Cathodic peak of R1 at around +0.18 V is attributed to the reduction of Bi3+ ions, and the corresponding anodic peak of O1 at around +0.38 V is ascribed to the oxidation of Bi metal. Another redox couple of R2/O2 is related to redox reaction involving Bi3+ ions. Its reaction is inferred by co-reduction of Bi3+ and other ions in the melt. There are K+ and Li+ ions in the melt that can be co-reduced with Bi3+ ions. Co-reduction occurs when the equilibrium potential of each ion is similar. Theoretical electromotive forces of K/KCl and Li/LiCl are 3.805 V (vs Cl−/Cl2) and 3.684 V (vs Cl−/Cl2), respectively, . K+ ions is more active than Li+ ions and co-reduction of K+ and Bi3+ may be not possible at the potential region. However, it is possible to reduce Li+ ions by the co-reduction of Li+ and Bi3+ ions. The binary phase diagram of Bi-Li shows two intermetallic compounds of LiBi and Li3Bi . A stable intermetallic compound of Li-Bi is Li3Bi because LiBi compound disassociates to Li3Bi plus liquid above ~688 K and is not relevant to the experimental condition of 723 K . Co-reduction of reactive ions, Li+, and non-reactive ions, Bi3+, occurs when the equilibrium potentials of two ions are similar. The activity of each component in Bi-Li intermetallic changes dramatically at around 75 at.% Li so that the activity of Li sharply increases to about less than 10−1 and the activity of Bi sharply decreases to about 10−8 . The activity change of each component allows the equilibrium potential of Li+/ Li to shift toward positive direction and the equilibrium potential of Bi3+/Bi to shift toward negative direction. Considering the degree of the activity change, the equilibrium potential of each ion is expected to be shifted toward the reduction potential of Li+ ions. Han et al. showed that the reduction peak on liquid Bi film electrode at 773 K was observed at −1.76 V and was suggested the reduction reaction to be Li++e−+xBi→LiBix . The cathodic peak of R2 observed at around −1.8 V, thus, is attributed to intermetallic formation of Li3Bi by co-reduction of Li+ and Bi3+ ions. The corresponding anodic peak of O2 at around −1.55 V is related to phase transformation of Li3Bi to Bi and oxidation of Li to Li+ ions. Bi metal remaining on the electrode is oxidized at oxidation potential of O1. As a result, redox reactions of Bi3+ ions on the inert solid electrode in molten LiCl-KCl eutectic are as follow:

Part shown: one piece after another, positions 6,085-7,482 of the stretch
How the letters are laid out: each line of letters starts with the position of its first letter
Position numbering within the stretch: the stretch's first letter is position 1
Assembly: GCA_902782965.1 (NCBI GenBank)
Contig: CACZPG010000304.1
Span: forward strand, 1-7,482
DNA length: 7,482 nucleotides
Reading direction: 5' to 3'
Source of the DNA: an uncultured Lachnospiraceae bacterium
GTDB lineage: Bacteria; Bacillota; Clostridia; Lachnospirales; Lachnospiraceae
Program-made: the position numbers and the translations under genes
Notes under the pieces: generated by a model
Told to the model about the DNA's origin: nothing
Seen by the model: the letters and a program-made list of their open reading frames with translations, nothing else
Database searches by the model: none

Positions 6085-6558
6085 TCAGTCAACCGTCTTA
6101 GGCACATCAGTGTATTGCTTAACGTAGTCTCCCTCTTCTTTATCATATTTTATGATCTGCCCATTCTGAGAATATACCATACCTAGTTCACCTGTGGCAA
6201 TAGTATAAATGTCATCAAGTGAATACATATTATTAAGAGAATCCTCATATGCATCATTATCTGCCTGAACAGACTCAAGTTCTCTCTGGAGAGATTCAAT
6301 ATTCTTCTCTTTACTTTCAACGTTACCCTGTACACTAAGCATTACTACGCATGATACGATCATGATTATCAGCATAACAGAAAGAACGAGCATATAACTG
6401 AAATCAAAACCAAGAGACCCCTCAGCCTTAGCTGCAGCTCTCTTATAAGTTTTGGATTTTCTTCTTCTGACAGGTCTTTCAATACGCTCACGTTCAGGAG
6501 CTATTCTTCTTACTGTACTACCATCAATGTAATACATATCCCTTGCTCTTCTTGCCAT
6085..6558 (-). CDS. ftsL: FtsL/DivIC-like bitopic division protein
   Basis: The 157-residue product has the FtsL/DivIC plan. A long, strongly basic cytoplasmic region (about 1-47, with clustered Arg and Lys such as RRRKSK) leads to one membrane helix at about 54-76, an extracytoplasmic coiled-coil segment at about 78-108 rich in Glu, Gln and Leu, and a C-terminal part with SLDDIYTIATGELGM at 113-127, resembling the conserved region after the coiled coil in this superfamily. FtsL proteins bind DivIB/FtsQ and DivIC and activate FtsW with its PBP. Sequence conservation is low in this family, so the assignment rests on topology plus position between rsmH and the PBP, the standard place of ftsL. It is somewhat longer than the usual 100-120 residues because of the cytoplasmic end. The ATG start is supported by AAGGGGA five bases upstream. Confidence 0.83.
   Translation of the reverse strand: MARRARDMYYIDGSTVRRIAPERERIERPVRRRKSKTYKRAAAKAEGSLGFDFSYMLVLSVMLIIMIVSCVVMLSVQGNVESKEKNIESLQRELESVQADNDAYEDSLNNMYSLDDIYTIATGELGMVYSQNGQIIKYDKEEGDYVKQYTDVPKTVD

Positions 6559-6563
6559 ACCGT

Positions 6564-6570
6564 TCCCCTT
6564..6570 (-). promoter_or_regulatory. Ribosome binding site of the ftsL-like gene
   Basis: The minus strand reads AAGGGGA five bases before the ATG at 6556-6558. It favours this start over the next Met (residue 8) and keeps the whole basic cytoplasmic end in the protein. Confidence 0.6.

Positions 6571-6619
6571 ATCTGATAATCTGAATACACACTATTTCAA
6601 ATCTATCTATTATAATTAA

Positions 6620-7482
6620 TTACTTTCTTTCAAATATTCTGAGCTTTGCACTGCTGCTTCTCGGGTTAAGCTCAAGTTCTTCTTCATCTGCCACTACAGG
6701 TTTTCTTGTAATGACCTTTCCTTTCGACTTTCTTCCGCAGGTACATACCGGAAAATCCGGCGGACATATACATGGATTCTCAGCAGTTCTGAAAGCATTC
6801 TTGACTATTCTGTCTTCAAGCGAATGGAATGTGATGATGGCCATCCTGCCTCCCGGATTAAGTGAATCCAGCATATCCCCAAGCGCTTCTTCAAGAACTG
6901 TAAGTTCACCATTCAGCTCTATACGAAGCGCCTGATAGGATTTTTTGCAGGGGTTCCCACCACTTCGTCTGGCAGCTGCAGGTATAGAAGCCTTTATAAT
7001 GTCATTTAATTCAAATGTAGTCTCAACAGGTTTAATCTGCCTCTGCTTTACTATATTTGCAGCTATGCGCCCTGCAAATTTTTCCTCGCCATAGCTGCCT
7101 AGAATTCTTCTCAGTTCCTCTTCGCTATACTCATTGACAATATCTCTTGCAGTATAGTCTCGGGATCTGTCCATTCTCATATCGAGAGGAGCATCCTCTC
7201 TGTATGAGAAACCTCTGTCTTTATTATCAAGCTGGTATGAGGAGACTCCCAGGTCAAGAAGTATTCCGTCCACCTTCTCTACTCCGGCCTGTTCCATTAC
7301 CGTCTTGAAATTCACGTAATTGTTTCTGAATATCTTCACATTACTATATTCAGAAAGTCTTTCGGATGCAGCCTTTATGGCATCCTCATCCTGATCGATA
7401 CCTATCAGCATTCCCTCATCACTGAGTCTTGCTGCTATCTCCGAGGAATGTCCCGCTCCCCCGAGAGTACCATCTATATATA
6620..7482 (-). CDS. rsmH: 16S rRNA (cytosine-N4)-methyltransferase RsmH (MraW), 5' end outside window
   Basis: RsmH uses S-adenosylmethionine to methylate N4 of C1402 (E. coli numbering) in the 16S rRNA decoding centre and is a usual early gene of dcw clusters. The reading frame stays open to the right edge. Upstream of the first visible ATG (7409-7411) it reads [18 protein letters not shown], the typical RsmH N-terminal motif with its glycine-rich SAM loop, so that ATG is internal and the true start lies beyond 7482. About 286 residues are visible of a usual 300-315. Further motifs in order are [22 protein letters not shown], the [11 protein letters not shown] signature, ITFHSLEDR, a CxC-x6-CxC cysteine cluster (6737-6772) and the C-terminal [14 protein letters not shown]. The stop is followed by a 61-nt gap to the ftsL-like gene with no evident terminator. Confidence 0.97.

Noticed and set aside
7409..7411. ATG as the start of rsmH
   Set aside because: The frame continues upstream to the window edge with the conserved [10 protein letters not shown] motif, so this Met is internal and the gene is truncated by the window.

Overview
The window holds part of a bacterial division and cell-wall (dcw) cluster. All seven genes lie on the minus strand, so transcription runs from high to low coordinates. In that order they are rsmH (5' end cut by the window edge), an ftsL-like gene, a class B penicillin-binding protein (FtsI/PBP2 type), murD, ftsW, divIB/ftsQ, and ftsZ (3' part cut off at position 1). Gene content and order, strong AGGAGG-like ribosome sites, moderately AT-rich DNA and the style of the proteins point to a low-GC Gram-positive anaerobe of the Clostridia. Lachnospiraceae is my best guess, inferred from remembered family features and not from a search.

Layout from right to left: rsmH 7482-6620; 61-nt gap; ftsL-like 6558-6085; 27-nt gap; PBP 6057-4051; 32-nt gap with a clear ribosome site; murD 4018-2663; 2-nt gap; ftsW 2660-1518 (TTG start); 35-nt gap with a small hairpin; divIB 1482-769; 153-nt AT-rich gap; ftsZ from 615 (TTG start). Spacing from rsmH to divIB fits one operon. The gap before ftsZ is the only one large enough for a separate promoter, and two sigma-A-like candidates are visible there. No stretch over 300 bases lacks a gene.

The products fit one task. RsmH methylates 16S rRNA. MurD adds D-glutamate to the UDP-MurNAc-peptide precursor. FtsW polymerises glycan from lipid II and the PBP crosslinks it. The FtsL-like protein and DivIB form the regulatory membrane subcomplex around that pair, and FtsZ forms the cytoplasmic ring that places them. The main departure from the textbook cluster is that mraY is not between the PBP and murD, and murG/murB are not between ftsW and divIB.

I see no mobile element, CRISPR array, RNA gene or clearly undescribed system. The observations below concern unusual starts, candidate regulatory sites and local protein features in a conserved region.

As shown in Fig. 4, the cathodic peak current of R2 is linearly dependent on the square root of the scan rate and the cathodic peak potential of R2 slightly shifts toward negative value with increasing the scan rate. It indicates that the reduction reaction of R2 on the inert solid electrode is quasi-reversible involving soluble-insoluble species.